(1 Mar 2009)
Kisoro, Uganda, November 5th 2008
1. Wide of Kisoro beekeeping shop
2. Mid shot pan from from beekeeping sign to owners
3. Wide of beehive
4. Close of beehive sign reading 'East African Beekeepers Equipment Ltd."
5. Close up of bees
6. Wide zoom in of Kisoro Beekeepers manager Mr Francis Sekabuga pouring honey into jars
7. Pan from jars of honey to jar being filled
8. Zoom in to Francis Sekabuga inspecting hives
9. SOUNDBITE (English) Mr Francis Sekabuga, Manager of Kisoro Beekeepers
"We train beekeepers in api-management management, honey harvesting, mature clean honey, and then we process it and market it."
10. Mid tracking shot through undergrowth to traditional bee hives
11. Wide pan of traditional bee hives
12. Close up of bee in Mr Sekabuga's hand
13. SOUNDBITE (English) Mr Francis Sekabuga, Manager of Kisoro Beekeepers:
"This one is the tropical bees, because the European one, they differ from the European one, these ones are aggressive, we nickname them the killer bees"
14. Bees surrounding traditional hive
15. Wide of Mr Francis Sekabuga inspecting hives
16. SOUNDBITE (ENGLISH) Mr Francis Sekabuga, Manager of Kisoro Beekeepers
"We sell our honey to the supermarket in Kabale called Loyal Supermarket, and Shoprite Chekers Supermarket in Kampala, and other honeys do get sold to tourists, who come from Europe, America and take as gifts to their friends at home."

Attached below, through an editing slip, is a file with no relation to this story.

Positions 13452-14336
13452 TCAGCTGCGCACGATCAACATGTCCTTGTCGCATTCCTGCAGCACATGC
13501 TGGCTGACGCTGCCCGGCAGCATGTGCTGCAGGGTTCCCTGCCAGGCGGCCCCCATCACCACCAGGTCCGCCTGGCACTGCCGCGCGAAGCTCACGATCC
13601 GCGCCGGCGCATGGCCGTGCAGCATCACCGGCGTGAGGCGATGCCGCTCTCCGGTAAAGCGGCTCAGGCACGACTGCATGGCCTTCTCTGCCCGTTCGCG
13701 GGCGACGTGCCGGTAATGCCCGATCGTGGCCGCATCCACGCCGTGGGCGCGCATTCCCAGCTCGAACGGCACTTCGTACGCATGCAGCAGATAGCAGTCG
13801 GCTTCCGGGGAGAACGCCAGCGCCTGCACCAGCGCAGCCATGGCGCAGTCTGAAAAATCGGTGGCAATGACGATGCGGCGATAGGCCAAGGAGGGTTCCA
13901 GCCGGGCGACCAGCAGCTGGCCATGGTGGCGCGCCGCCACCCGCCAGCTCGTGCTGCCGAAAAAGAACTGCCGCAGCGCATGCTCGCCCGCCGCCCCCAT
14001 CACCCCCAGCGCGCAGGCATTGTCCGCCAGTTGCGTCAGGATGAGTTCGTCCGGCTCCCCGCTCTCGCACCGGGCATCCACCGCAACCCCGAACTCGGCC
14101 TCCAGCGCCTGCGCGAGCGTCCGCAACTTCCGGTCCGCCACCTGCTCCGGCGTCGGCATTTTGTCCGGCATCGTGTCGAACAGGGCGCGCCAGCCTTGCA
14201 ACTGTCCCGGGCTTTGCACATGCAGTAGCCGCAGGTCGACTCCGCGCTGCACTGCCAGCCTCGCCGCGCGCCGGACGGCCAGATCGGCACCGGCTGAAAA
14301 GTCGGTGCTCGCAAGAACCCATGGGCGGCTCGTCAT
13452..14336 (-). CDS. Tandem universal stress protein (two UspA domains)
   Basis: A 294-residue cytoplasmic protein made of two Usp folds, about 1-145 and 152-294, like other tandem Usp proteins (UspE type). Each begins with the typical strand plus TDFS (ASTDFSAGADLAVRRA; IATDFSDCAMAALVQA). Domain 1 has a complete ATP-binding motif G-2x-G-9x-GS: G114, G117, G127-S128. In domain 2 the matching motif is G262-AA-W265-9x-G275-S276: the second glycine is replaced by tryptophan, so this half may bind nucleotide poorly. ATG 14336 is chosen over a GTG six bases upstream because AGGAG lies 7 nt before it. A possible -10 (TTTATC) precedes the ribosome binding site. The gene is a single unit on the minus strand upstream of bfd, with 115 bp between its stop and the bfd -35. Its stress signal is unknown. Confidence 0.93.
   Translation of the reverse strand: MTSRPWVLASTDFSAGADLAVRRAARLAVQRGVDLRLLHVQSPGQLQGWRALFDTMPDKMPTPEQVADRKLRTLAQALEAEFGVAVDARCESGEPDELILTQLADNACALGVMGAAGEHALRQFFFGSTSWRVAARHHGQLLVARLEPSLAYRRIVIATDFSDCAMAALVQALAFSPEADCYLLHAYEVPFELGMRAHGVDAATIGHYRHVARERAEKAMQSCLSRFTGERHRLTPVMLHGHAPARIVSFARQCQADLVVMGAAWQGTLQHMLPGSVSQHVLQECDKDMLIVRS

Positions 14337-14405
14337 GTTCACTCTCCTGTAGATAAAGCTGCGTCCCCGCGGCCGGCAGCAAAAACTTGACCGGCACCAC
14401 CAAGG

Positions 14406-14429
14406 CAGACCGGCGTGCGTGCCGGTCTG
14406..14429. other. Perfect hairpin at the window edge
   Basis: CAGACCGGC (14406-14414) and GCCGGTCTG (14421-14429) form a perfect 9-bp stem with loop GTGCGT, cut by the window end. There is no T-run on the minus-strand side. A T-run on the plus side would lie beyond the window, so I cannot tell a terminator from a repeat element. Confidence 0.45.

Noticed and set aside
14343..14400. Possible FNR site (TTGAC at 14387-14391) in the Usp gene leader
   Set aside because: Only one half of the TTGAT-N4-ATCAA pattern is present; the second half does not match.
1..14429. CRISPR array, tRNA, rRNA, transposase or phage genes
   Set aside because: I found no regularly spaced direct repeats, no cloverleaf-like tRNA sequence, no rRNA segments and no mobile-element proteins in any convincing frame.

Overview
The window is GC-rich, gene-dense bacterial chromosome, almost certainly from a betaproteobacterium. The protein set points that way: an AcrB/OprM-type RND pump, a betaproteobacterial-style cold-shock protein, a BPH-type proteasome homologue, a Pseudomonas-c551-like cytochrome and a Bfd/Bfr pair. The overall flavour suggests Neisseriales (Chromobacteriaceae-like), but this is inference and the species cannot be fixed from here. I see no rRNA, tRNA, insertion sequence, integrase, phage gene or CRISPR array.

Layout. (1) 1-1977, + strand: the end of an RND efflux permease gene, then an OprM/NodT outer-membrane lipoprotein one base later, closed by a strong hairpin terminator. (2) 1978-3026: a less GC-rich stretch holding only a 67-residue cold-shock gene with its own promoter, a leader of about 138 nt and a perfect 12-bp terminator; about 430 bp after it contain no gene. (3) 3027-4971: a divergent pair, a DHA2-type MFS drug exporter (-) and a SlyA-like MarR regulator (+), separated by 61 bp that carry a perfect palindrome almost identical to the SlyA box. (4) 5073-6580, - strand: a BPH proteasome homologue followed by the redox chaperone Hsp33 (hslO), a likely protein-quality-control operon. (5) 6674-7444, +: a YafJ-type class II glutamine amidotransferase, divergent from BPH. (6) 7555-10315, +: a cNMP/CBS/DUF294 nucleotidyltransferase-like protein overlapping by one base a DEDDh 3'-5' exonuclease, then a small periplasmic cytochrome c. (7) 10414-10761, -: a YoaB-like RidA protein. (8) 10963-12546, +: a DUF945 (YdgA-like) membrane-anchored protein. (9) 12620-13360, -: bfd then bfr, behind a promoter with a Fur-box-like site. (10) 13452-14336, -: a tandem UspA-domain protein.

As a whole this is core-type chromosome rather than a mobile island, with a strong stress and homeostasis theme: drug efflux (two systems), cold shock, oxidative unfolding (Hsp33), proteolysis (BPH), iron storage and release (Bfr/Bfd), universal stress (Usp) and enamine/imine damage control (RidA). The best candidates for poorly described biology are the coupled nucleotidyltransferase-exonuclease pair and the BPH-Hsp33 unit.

17. Wide of Shoprite Supermarket, Kampala
18. Mid shot of entrance to Shoprite Supermarket
19. Mid shot of shop assistant stacking shelf with Kisoro honey
20. Close up of Kisoro honey jars
21. Wide of supermarket shelf with Kisoro honey.
In the foothills of the dormant volcanic Virunga mountain range, the small town of Kisoro straddles the borders of the Democratic Republic of Congo (DRC), Rwanda and Uganda.
The town is famous for its Mountain Gorillas as well as the ongoing conflict in the region which has led to a constant influx of refugees to the area.
What isn't so widely known, however, is it's fame for beekeeping.
These beautiful hills have given birth to a cottage industry based on honey.
It grew out of a small group of bee keepers in the Ugandan town of Kisoro twelve years ago and became a co-operative in 2005.
Since its establishment eleven years ago, its main aim is to be a collection centre to collectively process and market honey from producers.
70 year old Francis Sekabuga is a honey famer from Kanaba sub-county, just outside Kisoro.
He lives on his honey farm with his wife and eight children and has been keeping bees for over 30 years.
The co-operative, of which he has now been a manager for 10 years, has helped Francis make his honey farming more productive and economical, which means he is secure in the knowledge that he will be able to provide for his family.
He describes the complete process, from training beekeepers, to harvesting the honey and marketing it. The bees used are nicknamed the African Killer bees due to the aggressive nature of their personalities.
Beehives are traditionally constructed from timber, bamboo boruss palms or woven from forest climbers, and the honey is usually harvested twice a year between March - June and the secondary season in August - October.
The Kisoro bee keepers came together as honey producers through a domestic beekeeping project and formed a honey producing, processing and marketing co-operative fully registered by the ministry of trade, industry and tourism.
Bee keeping is important to this area of Uganda, not only does it help fight poverty at the household level but it also protects the environment.
The surrounding districts of Kisoro are protected for their nature and natural resources.
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